The Griffin effect

By Matt “Money” Smith
FOX Sports West and PRIME TICKET

With all the basketball conversation focused on Blake Griffin lately, the inbox is becoming more and more populated by notes from angry Lakers fans wondering why all the fuss.

Quantitatively speaking they have a good point. By any metric, winning games ought to be weighed far more than any single players statistics or contributions. With the Los Angeles Clippers cruising along at a .381 winning percentage, the third worst in the conference, there is no question Griffin has received an inordinate amount of attention for a team in such a position.

That actually speaks to how good he’s been individually, managing to catch our attention despite his team’s overall performance.

The Clippers 16-26 record wouldn’t even have them qualified for the postseason in the putrid bottom half of the Eastern Conference let alone have a shot at being one of eight in the West. As much as I’d love to see the uber athletic Clips take on the deliberate and veteran savvy Spurs in the first round, there are too many obstacles standing in their way. You can start with the five other teams lined up in front of them for that 8th and final playoff spot that have a better record for one. Then looming like a death knell to their postseason hopes is a brutal 11-game road trip in less than two weeks that starts with four consecutive games against Atlanta, Miami, Orlando and Knicks and finishes with three straight against the Thunder, Hornets and Lakers. No matter how many times I ask the question to the national NBA pundits, there’s no getting around the borderline basketball miracle it would take for this team to overcome that burden created by their 1-13 start.

So with about as close to a 0% chance as you can get of making the playoffs and challenging for a championship, why bother talking about any part of a team with a 16-26 record? Because Griffin has been that exciting, and conversely the Lakers have been that, well by their standards, boring. Kobe Bryant is no longer the slashing, super athlete he once was when the Lakers made their first threepeat run. As much as he looks like, plays like, behaves like and talks like Michael Jordan, even his championships are looking to mirror Jordan’s. Were it not for the wild personality of Dennis Rodman, the second Bulls threepeat team would have to be described as boring as well. Defensively stout, offensively deliberate, highlighted by Jordan hitting a big mid-range jumper just when you thought the Bulls might slip up and lose a game.

Last season the Lakers were exciting thanks to the wild card that was Ron Artest. It was interesting to follow his every move, his postgame quotes, his off-the-court behavior and how it meshed with Phil Jackson who never holds his tongue when it comes to thoughts about a player. Would Artest, who was persona non grata, actually win a championship ring and be celebrated as a player after being the leagues top villain at one point? The Lakers need drama in order to gain our interest. Cruising along at a pace to win 58 games is great come the postseason when they’re a No. 1 or 2 seed and challenging for that third straight championship, but we need something outside of Lamar Odom deciding to have his own reality show to peak our interest and not just provide game capsules following wins or losses.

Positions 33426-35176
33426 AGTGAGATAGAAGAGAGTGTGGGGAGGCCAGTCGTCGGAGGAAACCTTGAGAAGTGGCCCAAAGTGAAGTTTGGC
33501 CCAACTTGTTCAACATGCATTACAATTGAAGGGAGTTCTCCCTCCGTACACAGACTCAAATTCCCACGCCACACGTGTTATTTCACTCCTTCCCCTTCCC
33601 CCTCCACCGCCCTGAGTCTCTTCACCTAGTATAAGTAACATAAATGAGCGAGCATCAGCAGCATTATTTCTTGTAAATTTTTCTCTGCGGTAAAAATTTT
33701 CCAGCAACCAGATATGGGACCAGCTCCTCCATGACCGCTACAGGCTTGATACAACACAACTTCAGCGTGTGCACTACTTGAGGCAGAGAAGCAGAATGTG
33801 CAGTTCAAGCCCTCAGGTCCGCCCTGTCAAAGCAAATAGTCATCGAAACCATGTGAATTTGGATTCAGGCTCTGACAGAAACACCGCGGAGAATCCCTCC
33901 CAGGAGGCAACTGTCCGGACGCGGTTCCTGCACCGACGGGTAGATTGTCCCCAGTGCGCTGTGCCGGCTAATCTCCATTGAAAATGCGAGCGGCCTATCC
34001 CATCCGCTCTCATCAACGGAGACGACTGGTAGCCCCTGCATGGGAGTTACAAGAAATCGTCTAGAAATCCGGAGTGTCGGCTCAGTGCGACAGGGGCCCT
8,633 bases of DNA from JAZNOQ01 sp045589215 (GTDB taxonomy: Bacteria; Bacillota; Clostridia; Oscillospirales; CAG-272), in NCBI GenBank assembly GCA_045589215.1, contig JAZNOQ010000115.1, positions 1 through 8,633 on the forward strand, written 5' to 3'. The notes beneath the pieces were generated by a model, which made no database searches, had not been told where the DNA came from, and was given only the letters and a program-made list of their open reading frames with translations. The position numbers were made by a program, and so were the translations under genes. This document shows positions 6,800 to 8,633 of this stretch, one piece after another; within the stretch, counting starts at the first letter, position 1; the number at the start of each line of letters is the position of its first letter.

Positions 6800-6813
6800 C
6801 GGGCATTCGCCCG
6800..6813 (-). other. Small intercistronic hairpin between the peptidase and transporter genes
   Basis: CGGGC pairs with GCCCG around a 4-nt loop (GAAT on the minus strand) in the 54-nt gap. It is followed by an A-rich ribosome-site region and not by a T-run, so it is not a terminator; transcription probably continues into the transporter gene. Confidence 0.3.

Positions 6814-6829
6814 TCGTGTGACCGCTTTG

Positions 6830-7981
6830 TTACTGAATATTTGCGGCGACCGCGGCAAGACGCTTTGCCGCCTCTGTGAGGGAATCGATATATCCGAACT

Bryant is a rock that cannot be distracted from the task at hand, Pau Gasol is as good a player, and as keen an intellect as the team has had since Kareem Abdul-Jabbar, and Jackson is going to go down as the best coach in the history of the NBA. But that doesn’t necessarily warrant any attention around game No. 45 of the regular season. Losing to the Mavericks wasn’t all that surprising, but losing to the Mavs with the man who called Jackson “Jeanie Buss’ boy toy” sure is. Think about how much more coverage that comment got than any other basketball related topic the Lakers produced that week. It wasn’t even close. Those are the moments that make covering the Lakers, which at times has been a media circus, different than any other team in sports. And this season they have been few and far between.

You can only talk about Gasol’s increased minutes being a risk that could go bust in the postseason so many times. As interesting as Odom wants to be for his new television career, it’s just not there on a nightly basis. Andrew Bynum is beginning to gain momentum and play some impressive basketball since returning from his injury and Artest has simply become the Lakers official philanthropist.

Turns out it’s good for the Lakers to lay low when it comes to the grind that is the 24-hour media cycle. While the fans are complaining about all the attention the Clippers have been getting, the players are more than happy to share that particular spotlight. With most of them on the other side of 30, there is only one thing that motivates them, and they can’t get their hands on it until June.